It is very common for many so called health conscious consumers to shun dairy products for their fat content, but ignore the other benefits like Iodine and Calcium which are important Micronutrients for the body.
Ensuring adequate micronutrient intake during pregnancy is vital to ensure healthy and able children. New research is forever in favour of supplementing the diet and ensuring we all have a balanced diet and lifestyles to give our kids the best start in life.

Do it for the kids!


#lancet #pregnancy #newstudy #iodine #IQ #deficiency #kids #children #health


Long Winter causing Vitamin D Deficiency?

With the long drawn out winter, the recent breaks of sunshine we’re experiencing are better for us than many of us may realise.

Our bodies produce the sunshine ‘Vitamin D’ from direct sunlight on our skin. Vitamin D is also produced in much smaller quantities from oily fish, eggs and meat. Sunshine being the preferred supply.

Vitamin D helps with the absorption of Calcium from the diet. We all know how important Calcium is for our bones, hence why deficiency in Vitamin D leads to weakening and softening of bones. In children this leads to Rickets, an old victorian ailment which is now on the increase. Adults can develop Osteomalacia, the adult form of Rickets, which causes bone pain and tenderness.

Vitamin D is essential for healthy bones, and we get most of our vitamin D from exposure to sunlight


Those most at risk are the over-65s, pregnant and breast-feeding women, children under five, people with darker skin and anyone who wears clothing that covers their skin or spends a lot of time indoors — as most of us now do. Also with the extra demands of today’s hectic lifestyles, leaving for work early and arriving home after dark, and juggling everything in-between, our time spent outdoors can be limited. I don’t think we can help wanting to be inside with the sub zero temperatures many of us around the country are experiencing.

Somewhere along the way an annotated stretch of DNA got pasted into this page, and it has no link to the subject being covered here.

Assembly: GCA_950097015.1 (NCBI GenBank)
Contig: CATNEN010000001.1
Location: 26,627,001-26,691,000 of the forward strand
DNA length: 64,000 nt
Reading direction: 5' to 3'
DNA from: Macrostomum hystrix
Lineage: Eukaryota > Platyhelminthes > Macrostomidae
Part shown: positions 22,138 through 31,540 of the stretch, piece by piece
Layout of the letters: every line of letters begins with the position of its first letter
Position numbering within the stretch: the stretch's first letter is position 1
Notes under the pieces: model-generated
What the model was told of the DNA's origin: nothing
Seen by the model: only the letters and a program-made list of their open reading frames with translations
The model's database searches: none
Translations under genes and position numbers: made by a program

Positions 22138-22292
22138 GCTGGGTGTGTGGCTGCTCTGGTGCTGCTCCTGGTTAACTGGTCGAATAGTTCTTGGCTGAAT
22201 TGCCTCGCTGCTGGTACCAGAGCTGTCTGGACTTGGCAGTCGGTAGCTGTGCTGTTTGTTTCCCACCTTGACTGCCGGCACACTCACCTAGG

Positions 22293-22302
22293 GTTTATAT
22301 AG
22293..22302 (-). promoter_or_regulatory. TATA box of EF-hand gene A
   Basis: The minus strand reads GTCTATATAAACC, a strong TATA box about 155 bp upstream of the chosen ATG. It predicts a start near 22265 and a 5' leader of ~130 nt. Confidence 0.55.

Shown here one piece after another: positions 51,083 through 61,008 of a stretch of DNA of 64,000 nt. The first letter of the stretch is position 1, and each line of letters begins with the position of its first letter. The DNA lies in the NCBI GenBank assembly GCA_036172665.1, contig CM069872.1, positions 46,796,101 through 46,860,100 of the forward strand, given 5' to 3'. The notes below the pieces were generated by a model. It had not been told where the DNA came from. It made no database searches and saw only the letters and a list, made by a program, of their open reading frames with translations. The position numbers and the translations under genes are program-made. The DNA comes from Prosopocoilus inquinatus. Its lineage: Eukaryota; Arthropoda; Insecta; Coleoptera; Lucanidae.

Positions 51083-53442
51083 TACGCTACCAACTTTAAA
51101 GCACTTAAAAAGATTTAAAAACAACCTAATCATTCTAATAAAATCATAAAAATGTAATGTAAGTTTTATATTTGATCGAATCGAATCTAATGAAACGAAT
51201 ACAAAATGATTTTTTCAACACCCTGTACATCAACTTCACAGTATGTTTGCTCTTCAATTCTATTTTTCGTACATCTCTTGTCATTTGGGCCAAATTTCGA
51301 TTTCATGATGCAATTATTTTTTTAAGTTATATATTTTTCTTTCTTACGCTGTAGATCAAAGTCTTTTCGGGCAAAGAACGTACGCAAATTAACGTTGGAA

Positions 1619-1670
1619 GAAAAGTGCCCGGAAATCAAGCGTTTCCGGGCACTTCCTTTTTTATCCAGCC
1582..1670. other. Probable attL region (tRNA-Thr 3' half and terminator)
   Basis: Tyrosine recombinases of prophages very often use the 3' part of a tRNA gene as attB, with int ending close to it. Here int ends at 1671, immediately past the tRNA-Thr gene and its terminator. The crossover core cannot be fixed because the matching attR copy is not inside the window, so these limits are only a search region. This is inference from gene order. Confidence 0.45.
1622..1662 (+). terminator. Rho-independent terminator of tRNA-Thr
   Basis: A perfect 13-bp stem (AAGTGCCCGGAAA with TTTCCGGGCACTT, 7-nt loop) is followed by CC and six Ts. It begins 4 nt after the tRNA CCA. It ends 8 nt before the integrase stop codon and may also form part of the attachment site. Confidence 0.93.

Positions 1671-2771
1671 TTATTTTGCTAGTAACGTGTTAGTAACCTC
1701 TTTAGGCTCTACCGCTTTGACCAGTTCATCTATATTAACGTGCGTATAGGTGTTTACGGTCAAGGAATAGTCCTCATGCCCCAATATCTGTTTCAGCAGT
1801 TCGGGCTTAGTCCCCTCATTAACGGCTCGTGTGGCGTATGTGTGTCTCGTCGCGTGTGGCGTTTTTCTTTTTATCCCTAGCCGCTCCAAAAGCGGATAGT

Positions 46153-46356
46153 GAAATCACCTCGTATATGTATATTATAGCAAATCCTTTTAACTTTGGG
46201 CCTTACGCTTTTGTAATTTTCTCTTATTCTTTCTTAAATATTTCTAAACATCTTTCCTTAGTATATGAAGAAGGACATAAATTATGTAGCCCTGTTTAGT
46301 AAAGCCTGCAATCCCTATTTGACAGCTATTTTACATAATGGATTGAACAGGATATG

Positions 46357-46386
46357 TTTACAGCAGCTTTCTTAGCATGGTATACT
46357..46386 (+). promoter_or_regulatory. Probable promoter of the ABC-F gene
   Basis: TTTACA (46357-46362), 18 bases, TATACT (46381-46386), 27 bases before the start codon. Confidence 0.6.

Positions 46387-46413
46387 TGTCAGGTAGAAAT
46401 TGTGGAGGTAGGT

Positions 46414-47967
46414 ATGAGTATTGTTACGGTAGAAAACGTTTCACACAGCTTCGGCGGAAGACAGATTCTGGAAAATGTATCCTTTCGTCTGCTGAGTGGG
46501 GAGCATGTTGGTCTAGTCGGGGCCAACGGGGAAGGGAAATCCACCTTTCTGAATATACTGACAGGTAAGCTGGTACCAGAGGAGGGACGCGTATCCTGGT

Dr Oliver Gillie, founder of the Health Research Forum, says recent weather patterns mean many of us will be ­dangerously low on this vitamin.

“Vitamin D deficiency is a major problem because of our climate and because this past summer was so bad for sunshine, there was little chance to build up reserves to last us through this winter.

“Sunbathing can increase a person’s gain in vitamin D substantially during the ­summer putting him or her in the best condition to avoid chronic disease, but that has been impossible.”

An international authority on vitamin D deficiency, Dr Robert Moy, agrees: “An awful summer increases the risk of deficiency, which is reckoned to contribute to a whole range of conditions such as cancer, heart disease and autoimmune diseases like multiple sclerosis.